Handwriting, Best in China

Updated: 2011-11-27 08:17

(China Daily)

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Handwriting, Best in China

The Tang Dynasty copy of Wang Xizhi's Shangyu Tie, preserved at the Shanghai Museum. Provided to China Daily

Handwriting, Best in China

Wang Xizhi (王羲之) is known as the "Sage of Calligraphy" in China and Asia, although none of his original works have survived the ravages of time and dynasties. Little wonder, since the master calligraphist died 1,650 years ago. He had lived from 303 to 361, during the Jin era (AD 265-420), directly after the tumultuous Three Kingdoms period (AD 220-280).

His most famous and currently most reproduced work is Lanting Xu (兰亭序), originally a foreword that Wang wrote for a collection of poems published by his friends. That, too, only survives in reproductions.

At the Shanghai Museum, there is another rare copy of his calligraphy, the Shangyu Tie (上虞帖).

This was originally a letter Wang had written in reply to a friend and has seven lines of only 58 characters. In it, Wang apologizes for not meeting his friend because of an upset stomach, and follows up with a few comments on family and friends.

The writing is smooth and fluent and the characters are executed with grace, showing off the calligraphist's mature style in his later years, according to Shan Guolin, director of the Chinese calligraphy and painting department at Shanghai Museum.

During the "cultural revolution" (1966-76), a team of experts went through all the confiscated antiques and artwork. One of them, Wang Yuren, found the scroll and immediately recognized it as a masterpiece. The museum staff evaluated it as a fake, but Wang stood his ground and insisted on keeping the scroll at the museum.

Three years later, another expert Xie Zhiliu recognized it as a very precious copy, but could not decide its specific age. The museum then borrowed an x-ray scanner, and it was determined that the scroll came from the Tang Dynasty (AD 618-907).

"The calligraphy of Wang Xizhi and his son Wang Xianzhi (王献之) played an important role in the evolution of Chinese calligraphy," says Chen Xiejun, director of Shanghai Museum. "His writing turned Chinese characters into a smoother beautiful style, which was an important historic transition."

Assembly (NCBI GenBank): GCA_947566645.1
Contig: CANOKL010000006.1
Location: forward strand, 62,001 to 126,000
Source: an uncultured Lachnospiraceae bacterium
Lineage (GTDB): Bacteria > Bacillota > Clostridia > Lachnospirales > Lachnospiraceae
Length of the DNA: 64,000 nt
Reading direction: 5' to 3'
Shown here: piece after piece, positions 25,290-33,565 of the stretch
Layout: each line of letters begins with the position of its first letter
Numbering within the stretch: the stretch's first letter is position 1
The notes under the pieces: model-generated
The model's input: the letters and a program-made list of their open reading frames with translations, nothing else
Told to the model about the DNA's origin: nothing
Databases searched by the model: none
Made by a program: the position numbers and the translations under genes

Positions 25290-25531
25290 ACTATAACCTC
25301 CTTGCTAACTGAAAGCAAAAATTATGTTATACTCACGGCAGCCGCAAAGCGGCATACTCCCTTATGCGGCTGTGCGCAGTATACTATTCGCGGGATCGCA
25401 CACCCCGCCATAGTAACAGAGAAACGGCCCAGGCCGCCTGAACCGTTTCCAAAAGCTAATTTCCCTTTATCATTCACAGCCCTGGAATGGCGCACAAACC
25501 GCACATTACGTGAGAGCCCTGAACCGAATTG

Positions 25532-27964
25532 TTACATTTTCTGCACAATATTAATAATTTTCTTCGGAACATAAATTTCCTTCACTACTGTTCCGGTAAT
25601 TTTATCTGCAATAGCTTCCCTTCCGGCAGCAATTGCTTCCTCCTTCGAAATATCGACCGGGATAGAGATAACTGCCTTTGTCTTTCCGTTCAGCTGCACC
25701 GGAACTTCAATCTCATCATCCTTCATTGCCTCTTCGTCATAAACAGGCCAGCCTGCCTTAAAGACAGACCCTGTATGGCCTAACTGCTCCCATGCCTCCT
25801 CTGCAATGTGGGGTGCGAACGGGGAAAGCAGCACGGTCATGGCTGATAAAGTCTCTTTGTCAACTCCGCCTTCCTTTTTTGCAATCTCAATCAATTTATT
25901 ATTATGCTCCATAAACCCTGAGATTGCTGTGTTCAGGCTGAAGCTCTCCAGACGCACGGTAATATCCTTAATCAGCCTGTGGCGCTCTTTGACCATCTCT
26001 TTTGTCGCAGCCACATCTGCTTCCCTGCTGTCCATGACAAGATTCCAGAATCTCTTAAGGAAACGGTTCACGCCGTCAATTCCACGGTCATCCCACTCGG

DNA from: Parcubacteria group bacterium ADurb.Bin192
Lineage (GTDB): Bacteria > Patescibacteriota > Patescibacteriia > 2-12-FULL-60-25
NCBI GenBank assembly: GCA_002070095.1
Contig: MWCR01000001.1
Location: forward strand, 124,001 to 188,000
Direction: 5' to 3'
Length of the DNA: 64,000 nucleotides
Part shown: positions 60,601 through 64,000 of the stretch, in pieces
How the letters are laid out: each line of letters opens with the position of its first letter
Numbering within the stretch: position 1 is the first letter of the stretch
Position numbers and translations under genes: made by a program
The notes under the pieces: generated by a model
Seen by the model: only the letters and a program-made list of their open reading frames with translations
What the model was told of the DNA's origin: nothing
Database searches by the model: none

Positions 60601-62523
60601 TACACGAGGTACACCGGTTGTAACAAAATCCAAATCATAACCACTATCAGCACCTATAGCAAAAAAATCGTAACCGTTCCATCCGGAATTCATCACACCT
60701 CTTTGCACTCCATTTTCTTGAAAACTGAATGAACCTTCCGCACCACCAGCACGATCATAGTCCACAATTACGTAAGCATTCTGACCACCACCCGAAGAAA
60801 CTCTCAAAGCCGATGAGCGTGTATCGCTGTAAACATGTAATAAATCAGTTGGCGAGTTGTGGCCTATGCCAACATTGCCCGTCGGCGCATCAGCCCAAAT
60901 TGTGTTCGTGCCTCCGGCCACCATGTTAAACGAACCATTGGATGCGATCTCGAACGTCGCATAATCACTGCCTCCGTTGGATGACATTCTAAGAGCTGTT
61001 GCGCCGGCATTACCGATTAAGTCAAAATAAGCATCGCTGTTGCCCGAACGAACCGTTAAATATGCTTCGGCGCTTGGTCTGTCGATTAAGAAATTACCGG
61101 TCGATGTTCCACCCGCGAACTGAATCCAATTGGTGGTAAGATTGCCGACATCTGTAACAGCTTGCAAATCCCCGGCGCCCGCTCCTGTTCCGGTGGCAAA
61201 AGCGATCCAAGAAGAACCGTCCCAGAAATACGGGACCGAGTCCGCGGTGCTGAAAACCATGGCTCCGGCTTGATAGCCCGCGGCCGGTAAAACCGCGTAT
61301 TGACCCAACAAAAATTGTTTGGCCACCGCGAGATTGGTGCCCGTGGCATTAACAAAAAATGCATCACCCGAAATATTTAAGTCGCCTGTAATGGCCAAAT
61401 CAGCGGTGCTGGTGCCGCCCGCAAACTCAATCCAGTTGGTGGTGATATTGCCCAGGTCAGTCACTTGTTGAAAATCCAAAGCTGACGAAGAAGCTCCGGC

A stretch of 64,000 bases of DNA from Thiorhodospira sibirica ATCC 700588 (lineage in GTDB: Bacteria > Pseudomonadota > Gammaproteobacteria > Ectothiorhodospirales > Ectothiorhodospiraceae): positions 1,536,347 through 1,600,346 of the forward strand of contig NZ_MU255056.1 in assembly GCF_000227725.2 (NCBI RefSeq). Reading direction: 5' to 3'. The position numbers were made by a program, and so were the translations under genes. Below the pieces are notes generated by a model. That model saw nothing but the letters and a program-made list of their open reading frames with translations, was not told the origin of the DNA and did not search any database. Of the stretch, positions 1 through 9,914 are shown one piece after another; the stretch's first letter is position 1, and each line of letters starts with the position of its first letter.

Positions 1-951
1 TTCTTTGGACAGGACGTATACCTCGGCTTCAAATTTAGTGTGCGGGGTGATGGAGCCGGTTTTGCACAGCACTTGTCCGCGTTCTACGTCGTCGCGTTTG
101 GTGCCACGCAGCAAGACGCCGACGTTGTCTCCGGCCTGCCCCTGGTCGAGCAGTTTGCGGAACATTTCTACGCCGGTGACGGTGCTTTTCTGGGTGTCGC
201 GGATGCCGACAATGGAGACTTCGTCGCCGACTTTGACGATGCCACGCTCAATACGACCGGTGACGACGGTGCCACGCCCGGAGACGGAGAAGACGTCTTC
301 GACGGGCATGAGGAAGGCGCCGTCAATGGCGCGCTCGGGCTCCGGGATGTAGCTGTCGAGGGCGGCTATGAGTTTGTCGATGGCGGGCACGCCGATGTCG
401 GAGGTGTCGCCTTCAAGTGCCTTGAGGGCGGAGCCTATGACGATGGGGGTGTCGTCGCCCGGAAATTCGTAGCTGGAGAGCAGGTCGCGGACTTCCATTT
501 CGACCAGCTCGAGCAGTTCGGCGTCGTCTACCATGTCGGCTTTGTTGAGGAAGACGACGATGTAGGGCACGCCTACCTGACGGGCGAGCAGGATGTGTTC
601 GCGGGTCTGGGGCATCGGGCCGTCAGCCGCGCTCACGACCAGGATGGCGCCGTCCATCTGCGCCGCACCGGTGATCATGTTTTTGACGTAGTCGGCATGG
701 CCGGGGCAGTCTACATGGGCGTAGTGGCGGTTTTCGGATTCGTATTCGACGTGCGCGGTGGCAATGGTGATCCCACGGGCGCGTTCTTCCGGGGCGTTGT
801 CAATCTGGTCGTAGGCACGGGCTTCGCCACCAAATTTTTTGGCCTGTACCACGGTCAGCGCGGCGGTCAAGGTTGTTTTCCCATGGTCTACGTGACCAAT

It was during the Jin era that saw Chinese calligraphy slowly change from the formal Lishu style to the more aesthetic Kaishu style - which has become the standard style for Chinese characters still in use today.

"The copy is very close to the original, and very true to it. When the original is no longer available, a true copy is considered next best, and a national treasure," Chen says.

Last year, an antique copy of Wang Xizhi's cursive hand scroll, Ping'an Tie (平安帖), was sold for a record 308 million yuan ($46 million). The complete copy has nine lines, but was torn into two. The piece that was auctioned was 24.5cm long and 13.8cm wide and had only four lines of calligraphy.

Wang's fame as a master of Chinese calligraphy grew during and after the Tang Dynasty. It was said that the first Tang emperor admired Wang's work so much that the original of Wang's most acclaimed work Lanting Yu was buried in his mausoleum.

Legend has it that Wang Xizhi once came across a poor old woman who was distressed because she could not sell her bucket full of paper fans. Wang wrote some characters on the fans and told her to sell them. The illiterate old woman doubted his words, and reluctantly took the fans to market. To her surprise, she sold off all the fans at very high prices.

Another tale has it that Wang developed his fluid writing style through looking at his pet geese, and that he found inspiration watching their necks and how they moved.

Wang Xizhi had seven children, and the youngest of them, Wang Xianzhi, is the most famous calligrapher after him. Today, they are often referred to as the "Two Wang masters of calligraphy".

The Shanghai Museum's antique calligraphy collection is housed on the third floor, arranged in chronological order so visitors can follow the evolution of Chinese calligraphy through the ages.

You may contact the writer at zhangkun@chinadaily.com.cn. 

Handwriting, Best in China